These Photography Tricks Will Help You Shoot CGI-Free Fantasy
Erik Johansson premieres new photographic optical illusions in an exhibition in the south of Sweden.
Shards of mirror-smooth water shatter against a lake bed. A mountaintop post office is visited by a mail delivery hot air balloon docked on a cloudy platform. Workers wearing white uniforms and hardhats install a floating, luminescent moon in an otherwise dark sky. Swedish photographer Erik Johansson has a knack for seeing fantasy wonderlands where others see mundane objects and a commitment to realizing them without computer graphics. Now, he has his largest show ever, featuring three new photos and his first indoor installation, an Escher-esque staircase proclaiming the name of the show, Bending Reality.
The 800-square meter space of Dunkers Kulturhaus in Helsingborg, Sweden, is filled with 40 of Johansson's photos, printed at a wall-sized scale to reveal all the tiny details his Instagram followers might miss. "I hope to inspire people and make them think a bit differently about the world. That's what my work is about. It's more interesting to give people a window into the worlds," he tells Creators. "It's nice that they get enough space."
Loyal Mail, the hot air balloon piece described above, is one of his new photographs and gets its digital debut right here on Creators. "I thought it would be interesting to take a bureaucratic institution concerned with reality using balloons, which fly with the wind," Johansson says. He created the picture with his trademark CGI-free technique thanks to a model of a hot air balloon from Germany. "I prefer to shoot real things, but if I can't, I like to shoot models, especially detailed models," he continues. Rather than rendering objects directly from his imagination, he heavily composites an image until it matches his vision. The results look like film stills, but are more like incredibly harmonious collages.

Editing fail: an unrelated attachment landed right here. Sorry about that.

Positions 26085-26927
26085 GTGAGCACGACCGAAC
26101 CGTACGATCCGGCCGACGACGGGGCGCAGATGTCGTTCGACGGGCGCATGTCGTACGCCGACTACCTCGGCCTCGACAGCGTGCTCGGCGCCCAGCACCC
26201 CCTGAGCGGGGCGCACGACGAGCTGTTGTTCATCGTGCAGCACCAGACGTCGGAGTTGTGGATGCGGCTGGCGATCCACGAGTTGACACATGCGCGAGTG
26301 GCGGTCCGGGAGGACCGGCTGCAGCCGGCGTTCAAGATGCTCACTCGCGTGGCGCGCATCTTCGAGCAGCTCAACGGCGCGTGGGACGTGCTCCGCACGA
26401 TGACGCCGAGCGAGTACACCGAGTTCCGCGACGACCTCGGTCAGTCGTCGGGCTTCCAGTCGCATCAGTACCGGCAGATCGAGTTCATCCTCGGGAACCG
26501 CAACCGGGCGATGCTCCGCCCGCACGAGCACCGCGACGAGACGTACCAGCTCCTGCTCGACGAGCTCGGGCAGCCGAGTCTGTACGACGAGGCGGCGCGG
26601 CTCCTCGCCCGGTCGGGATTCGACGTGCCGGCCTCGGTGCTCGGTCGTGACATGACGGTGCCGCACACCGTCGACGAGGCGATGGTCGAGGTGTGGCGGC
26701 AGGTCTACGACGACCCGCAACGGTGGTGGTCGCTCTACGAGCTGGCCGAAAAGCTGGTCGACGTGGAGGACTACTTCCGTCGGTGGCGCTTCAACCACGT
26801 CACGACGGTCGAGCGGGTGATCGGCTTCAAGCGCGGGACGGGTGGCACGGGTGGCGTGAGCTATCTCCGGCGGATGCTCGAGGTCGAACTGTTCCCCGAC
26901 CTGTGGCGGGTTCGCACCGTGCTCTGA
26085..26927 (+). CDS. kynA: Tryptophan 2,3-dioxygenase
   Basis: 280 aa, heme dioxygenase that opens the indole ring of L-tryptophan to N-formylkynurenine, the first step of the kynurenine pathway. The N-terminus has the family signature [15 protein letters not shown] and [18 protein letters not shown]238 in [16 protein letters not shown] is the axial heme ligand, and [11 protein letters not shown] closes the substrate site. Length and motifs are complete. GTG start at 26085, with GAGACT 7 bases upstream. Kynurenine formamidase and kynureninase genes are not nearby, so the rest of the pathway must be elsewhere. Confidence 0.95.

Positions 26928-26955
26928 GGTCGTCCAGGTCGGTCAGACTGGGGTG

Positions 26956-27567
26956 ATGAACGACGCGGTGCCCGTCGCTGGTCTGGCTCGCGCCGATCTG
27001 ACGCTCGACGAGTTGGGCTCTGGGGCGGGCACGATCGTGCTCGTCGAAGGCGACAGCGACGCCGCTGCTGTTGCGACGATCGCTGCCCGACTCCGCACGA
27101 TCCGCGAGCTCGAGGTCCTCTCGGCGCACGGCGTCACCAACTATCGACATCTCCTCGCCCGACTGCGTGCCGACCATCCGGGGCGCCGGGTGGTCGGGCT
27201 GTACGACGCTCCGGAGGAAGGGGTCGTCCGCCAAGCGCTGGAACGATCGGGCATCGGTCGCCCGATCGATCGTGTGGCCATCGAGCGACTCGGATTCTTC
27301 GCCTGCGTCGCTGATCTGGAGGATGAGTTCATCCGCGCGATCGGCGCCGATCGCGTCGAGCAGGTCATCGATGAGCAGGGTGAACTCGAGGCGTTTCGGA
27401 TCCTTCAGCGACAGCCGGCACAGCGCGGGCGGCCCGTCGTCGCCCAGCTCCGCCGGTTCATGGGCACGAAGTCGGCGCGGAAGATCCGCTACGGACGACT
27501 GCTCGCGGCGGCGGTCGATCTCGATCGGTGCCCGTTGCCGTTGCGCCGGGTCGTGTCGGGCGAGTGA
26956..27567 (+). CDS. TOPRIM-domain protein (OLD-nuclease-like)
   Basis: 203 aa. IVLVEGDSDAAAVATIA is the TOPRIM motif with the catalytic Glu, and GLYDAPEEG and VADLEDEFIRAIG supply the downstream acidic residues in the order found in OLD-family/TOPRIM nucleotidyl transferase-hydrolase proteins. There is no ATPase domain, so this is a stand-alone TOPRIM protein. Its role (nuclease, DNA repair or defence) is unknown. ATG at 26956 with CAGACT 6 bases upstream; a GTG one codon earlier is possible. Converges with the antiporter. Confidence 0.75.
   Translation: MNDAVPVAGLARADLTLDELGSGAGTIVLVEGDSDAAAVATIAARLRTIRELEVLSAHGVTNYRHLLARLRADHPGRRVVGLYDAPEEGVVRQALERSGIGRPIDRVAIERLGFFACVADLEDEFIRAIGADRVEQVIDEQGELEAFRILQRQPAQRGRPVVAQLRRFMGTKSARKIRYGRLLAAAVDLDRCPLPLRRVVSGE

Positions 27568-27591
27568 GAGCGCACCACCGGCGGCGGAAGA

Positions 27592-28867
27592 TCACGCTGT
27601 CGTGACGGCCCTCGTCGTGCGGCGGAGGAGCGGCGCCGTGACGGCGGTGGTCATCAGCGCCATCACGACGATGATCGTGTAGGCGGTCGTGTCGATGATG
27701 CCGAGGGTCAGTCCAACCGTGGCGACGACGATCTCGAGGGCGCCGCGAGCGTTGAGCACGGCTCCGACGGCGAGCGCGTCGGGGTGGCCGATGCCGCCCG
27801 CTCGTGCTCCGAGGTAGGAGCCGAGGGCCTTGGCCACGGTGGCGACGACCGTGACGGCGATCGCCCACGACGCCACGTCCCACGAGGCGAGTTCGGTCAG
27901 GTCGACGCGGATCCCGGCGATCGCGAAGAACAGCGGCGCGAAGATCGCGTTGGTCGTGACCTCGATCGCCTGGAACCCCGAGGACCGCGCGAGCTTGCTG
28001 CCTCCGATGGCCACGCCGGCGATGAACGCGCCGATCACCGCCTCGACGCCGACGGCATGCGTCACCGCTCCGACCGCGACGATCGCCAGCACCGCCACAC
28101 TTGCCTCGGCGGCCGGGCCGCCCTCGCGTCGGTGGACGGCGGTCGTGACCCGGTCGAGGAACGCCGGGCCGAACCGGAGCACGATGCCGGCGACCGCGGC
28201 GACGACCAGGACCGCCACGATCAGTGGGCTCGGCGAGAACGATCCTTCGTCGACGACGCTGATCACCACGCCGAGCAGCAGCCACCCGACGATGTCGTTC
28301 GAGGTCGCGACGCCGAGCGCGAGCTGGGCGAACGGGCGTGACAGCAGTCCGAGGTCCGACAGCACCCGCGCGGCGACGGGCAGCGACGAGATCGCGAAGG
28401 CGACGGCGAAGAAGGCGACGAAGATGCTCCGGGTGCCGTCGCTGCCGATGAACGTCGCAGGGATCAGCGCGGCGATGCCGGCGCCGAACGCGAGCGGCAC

The other new photos include a stack of houses wedged between two cliffs, so that if one were removed they would all topple, and a portrait of an architect drawing, in which he looks like part of an architectural rendering. Check out more work from Bending Reality below.